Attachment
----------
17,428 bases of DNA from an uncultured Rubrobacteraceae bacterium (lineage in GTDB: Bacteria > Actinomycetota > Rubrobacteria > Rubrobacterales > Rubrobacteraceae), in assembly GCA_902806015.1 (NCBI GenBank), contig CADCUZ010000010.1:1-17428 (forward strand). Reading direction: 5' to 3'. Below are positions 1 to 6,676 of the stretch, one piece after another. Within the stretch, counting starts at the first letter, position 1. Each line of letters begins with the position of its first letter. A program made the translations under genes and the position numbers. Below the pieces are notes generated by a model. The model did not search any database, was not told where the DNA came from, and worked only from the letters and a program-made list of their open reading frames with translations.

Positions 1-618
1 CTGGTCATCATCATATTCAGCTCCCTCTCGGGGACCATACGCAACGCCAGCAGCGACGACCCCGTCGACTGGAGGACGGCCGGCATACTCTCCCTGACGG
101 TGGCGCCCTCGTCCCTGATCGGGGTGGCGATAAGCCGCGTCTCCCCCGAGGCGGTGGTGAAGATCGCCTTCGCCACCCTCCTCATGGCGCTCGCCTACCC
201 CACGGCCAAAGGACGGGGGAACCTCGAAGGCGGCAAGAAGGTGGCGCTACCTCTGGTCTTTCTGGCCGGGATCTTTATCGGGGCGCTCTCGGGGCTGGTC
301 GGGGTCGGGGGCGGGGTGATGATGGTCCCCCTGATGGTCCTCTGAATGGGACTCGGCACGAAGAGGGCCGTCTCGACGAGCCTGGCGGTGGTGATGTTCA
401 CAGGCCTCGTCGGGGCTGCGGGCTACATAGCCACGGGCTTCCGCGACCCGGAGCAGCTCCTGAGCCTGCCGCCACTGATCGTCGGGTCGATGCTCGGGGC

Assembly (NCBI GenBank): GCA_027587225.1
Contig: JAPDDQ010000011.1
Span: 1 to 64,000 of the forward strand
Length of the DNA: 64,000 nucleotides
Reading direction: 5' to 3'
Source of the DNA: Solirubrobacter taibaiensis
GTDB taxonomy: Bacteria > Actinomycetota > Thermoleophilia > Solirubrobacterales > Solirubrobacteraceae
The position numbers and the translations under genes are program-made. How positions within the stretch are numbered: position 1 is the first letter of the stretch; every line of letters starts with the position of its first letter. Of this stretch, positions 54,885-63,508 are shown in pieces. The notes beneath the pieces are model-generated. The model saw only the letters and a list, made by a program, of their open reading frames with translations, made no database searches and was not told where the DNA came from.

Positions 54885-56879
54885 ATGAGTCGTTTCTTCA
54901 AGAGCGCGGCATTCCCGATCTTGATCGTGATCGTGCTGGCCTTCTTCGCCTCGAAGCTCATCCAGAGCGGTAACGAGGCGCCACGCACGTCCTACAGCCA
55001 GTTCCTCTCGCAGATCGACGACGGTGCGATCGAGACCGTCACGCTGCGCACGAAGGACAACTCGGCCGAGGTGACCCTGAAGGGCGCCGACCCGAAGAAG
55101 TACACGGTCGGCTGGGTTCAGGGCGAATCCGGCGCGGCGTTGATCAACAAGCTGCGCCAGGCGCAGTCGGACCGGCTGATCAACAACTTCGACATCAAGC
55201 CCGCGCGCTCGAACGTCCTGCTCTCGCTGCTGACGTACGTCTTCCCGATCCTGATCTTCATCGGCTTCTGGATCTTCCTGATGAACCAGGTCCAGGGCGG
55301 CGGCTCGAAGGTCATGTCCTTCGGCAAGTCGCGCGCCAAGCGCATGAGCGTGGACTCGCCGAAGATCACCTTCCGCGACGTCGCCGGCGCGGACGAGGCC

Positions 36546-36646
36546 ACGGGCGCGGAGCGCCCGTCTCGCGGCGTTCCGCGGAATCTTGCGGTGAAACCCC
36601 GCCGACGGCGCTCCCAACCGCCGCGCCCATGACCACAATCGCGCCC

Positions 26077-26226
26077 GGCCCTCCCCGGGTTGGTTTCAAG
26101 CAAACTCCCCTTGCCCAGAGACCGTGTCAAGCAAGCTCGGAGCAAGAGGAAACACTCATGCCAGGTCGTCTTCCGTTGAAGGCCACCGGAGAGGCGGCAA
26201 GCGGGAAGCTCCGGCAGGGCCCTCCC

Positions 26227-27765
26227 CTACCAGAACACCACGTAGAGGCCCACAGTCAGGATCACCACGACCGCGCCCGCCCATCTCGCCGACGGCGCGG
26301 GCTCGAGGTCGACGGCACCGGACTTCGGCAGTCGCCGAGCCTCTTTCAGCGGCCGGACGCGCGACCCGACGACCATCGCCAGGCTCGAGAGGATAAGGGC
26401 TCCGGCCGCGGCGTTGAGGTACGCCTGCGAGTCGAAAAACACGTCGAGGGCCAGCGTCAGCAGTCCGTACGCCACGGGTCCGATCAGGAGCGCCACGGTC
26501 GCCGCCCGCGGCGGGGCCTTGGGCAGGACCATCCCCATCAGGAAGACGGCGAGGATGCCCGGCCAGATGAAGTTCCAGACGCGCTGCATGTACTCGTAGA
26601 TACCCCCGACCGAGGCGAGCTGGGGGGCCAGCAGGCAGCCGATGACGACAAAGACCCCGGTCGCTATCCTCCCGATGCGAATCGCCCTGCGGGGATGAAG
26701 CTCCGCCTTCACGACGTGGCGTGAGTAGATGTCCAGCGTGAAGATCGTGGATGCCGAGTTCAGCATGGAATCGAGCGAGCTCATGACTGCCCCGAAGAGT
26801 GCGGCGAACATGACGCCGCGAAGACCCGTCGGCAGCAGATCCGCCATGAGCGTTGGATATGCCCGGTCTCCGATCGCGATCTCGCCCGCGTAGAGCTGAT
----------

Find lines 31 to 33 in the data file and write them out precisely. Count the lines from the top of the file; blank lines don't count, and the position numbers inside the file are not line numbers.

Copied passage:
26227 CTACCAGAACACCACGTAGAGGCCCACAGTCAGGATCACCACGACCGCGCCCGCCCATCTCGCCGACGGCGCGG
26301 GCTCGAGGTCGACGGCACCGGACTTCGGCAGTCGCCGAGCCTCTTTCAGCGGCCGGACGCGCGACCCGACGACCATCGCCAGGCTCGAGAGGATAAGGGC
26401 TCCGGCCGCGGCGTTGAGGTACGCCTGCGAGTCGAAAAACACGTCGAGGGCCAGCGTCAGCAGTCCGTACGCCACGGGTCCGATCAGGAGCGCCACGGTC